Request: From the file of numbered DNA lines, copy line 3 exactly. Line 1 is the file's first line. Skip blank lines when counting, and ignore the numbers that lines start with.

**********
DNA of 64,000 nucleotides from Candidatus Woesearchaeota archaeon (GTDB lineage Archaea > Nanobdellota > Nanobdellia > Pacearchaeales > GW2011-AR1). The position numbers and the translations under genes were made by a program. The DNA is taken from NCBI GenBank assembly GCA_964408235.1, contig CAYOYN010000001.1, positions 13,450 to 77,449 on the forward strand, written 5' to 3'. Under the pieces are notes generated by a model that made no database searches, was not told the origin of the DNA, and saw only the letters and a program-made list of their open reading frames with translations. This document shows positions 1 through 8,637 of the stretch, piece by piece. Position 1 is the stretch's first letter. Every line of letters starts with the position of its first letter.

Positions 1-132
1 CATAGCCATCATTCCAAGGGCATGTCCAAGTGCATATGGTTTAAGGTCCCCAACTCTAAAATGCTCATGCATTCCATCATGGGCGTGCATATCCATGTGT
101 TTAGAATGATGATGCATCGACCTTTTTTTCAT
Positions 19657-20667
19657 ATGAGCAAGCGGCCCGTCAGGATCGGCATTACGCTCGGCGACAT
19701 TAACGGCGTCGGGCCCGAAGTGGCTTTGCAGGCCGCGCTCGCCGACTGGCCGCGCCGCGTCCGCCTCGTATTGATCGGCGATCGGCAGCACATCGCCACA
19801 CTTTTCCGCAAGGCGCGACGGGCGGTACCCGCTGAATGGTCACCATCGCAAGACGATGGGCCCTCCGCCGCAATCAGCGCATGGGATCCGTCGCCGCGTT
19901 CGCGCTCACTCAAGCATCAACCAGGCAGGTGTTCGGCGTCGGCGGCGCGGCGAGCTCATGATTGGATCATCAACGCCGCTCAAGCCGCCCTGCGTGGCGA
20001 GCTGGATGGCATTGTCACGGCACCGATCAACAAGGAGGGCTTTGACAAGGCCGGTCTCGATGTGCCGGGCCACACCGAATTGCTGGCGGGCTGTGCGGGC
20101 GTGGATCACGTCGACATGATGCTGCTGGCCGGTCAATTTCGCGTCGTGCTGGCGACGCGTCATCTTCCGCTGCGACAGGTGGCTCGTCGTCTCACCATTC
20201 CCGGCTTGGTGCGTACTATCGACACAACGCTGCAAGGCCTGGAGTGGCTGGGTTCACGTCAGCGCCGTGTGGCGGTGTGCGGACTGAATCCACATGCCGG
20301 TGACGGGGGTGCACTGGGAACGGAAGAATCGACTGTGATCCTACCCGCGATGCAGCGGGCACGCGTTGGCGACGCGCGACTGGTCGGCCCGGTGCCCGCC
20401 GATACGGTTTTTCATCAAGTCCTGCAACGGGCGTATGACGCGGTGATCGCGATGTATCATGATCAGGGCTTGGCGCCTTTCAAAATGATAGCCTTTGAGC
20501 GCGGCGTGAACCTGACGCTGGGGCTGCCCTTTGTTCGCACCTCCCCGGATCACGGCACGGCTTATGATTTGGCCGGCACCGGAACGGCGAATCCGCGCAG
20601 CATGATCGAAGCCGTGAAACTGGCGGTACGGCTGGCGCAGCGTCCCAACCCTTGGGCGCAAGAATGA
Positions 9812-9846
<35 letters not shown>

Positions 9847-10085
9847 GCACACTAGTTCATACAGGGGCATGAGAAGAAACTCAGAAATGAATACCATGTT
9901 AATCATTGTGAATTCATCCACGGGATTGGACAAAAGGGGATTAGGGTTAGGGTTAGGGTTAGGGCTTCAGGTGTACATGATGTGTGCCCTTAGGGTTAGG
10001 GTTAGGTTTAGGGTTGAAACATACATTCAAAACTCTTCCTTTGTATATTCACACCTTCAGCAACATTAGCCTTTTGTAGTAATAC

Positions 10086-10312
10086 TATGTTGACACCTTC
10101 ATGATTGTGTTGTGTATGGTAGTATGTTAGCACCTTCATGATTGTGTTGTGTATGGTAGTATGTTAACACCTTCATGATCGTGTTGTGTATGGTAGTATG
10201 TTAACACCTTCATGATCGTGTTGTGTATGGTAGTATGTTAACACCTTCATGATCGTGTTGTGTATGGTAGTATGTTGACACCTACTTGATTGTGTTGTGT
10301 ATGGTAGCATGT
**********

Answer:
1 CATAGCCATCATTCCAAGGGCATGTCCAAGTGCATATGGTTTAAGGTCCCCAACTCTAAAATGCTCATGCATTCCATCATGGGCGTGCATATCCATGTGT